There have been plenty of times this year where the Nationals have faced a playoff-caliber team, matched up well against them and walked away feeling encouraged about the direction in which they're heading. They're 6-8 against the Phillies, who have the best record in baseball. They're 7-8 against the wild card-leading Braves, went 3-3 against the Brewers, took four of six against the Cardinals and went 4-3 against the defending world champion Giants.
But for the season, the Nationals are 11 games under .500. Games like the one they played Saturday night are the underbelly of that record.
Before an irksome crowd of 30.935 at Nationals Park, they committed two errors in a 9-3 loss to the Astros, who have the worst record in baseball. The defeat guaranteed they can do no better than split the season series with Houston, and at present, the Nationals are 11-14 this season against the four last-place teams they've played (Baltimore, Florida, Houston and San Diego).
They've been unable to separate themselves from bad teams, and in the process, they've negated some of the progress they've made against good ones.
Few times this year have they looked worse against a poor opponent than they did on Saturday night. John Lannan had the third-shortest outing of his career, lasting just 2 1/3 innings and allowing six runs, four of them earned. Lannan fielded a swinging bunt by Jose Altuve and made an errant throw home, leading to two runs in the third inning, and couldn't get to a suicide squeeze from Carlos Corporan on the next at-bat. He was gone after that.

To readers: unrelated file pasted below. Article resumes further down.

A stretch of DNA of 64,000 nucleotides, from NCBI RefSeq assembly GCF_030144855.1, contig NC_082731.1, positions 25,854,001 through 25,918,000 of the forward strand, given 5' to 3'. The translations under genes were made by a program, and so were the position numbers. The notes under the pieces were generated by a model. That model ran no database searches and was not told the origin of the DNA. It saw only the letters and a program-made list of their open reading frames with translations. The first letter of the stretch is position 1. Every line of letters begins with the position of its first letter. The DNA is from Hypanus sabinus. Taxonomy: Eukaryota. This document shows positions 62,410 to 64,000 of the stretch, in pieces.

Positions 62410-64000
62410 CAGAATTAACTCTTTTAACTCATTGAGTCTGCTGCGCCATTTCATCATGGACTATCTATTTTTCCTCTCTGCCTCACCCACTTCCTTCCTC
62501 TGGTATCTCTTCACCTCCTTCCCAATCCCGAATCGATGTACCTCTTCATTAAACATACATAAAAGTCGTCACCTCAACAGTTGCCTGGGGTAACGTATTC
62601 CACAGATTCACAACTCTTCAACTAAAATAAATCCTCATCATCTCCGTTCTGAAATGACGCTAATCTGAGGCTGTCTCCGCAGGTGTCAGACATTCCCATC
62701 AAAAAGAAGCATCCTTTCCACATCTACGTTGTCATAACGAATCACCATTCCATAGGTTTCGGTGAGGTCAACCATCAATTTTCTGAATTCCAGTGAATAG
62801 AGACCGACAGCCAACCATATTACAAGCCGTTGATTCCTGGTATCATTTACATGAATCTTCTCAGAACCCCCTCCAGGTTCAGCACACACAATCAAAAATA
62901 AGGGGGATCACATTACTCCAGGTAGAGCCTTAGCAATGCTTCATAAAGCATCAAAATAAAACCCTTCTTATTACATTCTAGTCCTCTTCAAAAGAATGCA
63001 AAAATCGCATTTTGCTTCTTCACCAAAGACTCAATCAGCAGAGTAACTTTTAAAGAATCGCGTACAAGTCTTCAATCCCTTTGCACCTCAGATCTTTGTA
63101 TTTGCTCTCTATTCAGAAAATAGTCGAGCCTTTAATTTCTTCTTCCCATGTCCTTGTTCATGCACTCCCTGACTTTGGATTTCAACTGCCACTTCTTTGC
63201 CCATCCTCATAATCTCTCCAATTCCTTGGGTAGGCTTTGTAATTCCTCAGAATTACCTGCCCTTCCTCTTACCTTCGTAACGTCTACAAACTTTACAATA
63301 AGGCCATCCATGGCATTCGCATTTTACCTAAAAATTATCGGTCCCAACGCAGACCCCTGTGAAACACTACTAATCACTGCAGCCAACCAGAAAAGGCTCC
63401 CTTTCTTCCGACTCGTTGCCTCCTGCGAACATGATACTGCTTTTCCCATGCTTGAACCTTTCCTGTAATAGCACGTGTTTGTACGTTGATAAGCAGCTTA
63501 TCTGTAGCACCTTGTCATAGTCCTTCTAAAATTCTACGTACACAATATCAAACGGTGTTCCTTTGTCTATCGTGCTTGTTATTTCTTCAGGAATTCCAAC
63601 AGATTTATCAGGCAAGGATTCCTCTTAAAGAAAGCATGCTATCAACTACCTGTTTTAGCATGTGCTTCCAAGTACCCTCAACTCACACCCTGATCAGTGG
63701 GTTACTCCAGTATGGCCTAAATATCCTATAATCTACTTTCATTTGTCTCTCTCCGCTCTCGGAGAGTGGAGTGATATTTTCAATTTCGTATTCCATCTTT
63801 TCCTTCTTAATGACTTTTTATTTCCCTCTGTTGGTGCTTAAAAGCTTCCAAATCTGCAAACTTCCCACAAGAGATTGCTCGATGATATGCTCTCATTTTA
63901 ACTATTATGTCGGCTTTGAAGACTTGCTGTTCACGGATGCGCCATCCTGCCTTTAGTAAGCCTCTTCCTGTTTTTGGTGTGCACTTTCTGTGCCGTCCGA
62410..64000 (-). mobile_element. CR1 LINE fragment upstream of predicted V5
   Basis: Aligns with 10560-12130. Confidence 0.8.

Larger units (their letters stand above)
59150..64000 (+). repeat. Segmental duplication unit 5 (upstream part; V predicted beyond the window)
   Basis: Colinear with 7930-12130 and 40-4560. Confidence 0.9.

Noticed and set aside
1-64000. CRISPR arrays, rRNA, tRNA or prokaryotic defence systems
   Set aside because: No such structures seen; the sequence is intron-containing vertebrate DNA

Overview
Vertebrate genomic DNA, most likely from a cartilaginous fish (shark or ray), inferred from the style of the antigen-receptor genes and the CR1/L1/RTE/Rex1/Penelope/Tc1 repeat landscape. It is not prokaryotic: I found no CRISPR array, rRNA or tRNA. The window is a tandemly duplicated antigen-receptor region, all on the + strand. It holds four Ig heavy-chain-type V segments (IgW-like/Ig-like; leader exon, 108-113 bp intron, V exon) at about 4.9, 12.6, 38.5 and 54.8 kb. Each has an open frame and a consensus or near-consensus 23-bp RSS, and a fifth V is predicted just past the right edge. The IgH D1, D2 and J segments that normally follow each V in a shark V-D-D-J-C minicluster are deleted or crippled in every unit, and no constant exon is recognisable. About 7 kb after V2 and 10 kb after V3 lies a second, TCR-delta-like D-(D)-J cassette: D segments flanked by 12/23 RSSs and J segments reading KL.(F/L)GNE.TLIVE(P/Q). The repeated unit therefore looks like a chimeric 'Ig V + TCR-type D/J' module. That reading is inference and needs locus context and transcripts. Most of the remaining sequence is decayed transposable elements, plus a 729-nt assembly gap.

"He just didn't have any location," manager Davey Johnson said. "I didn't like the pitch selection. I didn't like the location. It's just one of those days. He's been real consistent all year. That was one of his few (bad) ones. It sure gets unsightly when it happens."
Lannan got hurt by a few singles up the middle, and the Astros' six-run third got started after Michael Morse misplayed a ball in left field and saw it get stuck under the padding against the left field wall. It came at the end of what's been an adventuresome week for Morse in left field, to say the least.
"Next time, I'll have to try to throw my foot under there or something," Morse joked. "I feel great. I feel comfortable, and I feel like it's my position."
Said manager Davey Johnson: "That's going to happen. That's part of the new position. But it's not affecting his hitting."
Morse proved that in the sixth inning with one of the more impressive home runs he's hit all year. He sat on a fastball from Wandy Rodriguez, ripping a line drive to right field on an 0-1 pitch low and away. It was his 27th homer of the year; 14 of those have landed in center field or right field, according to Fangraphs.
The Nationals got their other two runs on an impressive at-bat from rookie Chris Marrero, who fished out a 1-2 curveball for a two-run single in the fourth inning. But for the 14th time in 18 games, they scored four runs or less. They've won just one of those games.
"I think it's a learning experience for some people," Morse said. "Some guys that just got here, I think they're getting their feet wet. As a team, I think we're just keep trying to put it together. Some days we're having good days pitching, and we're not hitting. Some days we're hitting, and we're not pitching. We've just got to get on the right track."